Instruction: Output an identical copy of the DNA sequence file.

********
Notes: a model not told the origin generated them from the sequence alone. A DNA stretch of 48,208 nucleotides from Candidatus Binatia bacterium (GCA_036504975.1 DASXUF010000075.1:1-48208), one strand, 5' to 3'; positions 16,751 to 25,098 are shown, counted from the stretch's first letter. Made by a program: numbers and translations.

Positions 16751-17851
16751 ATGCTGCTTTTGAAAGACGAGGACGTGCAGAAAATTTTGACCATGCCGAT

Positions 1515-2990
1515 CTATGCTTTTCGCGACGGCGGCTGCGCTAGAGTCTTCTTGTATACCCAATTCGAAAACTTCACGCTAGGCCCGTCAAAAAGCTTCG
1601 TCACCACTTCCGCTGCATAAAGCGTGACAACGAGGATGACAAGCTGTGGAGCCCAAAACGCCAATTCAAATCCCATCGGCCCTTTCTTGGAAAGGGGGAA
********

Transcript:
Notes: a model not told the origin generated them from the sequence alone. A DNA stretch of 48,208 nucleotides from Candidatus Binatia bacterium (GCA_036504975.1 DASXUF010000075.1:1-48208), one strand, 5' to 3'; positions 16,751 to 25,098 are shown, counted from the stretch's first letter. Made by a program: numbers and translations.

Positions 16751-17851
16751 ATGCTGCTTTTGAAAGACGAGGACGTGCAGAAAATTTTGACCATGCCGAT

Positions 1515-2990
1515 CTATGCTTTTCGCGACGGCGGCTGCGCTAGAGTCTTCTTGTATACCCAATTCGAAAACTTCACGCTAGGCCCGTCAAAAAGCTTCG
1601 TCACCACTTCCGCTGCATAAAGCGTGACAACGAGGATGACAAGCTGTGGAGCCCAAAACGCCAATTCAAATCCCATCGGCCCTTTCTTGGAAAGGGGGAA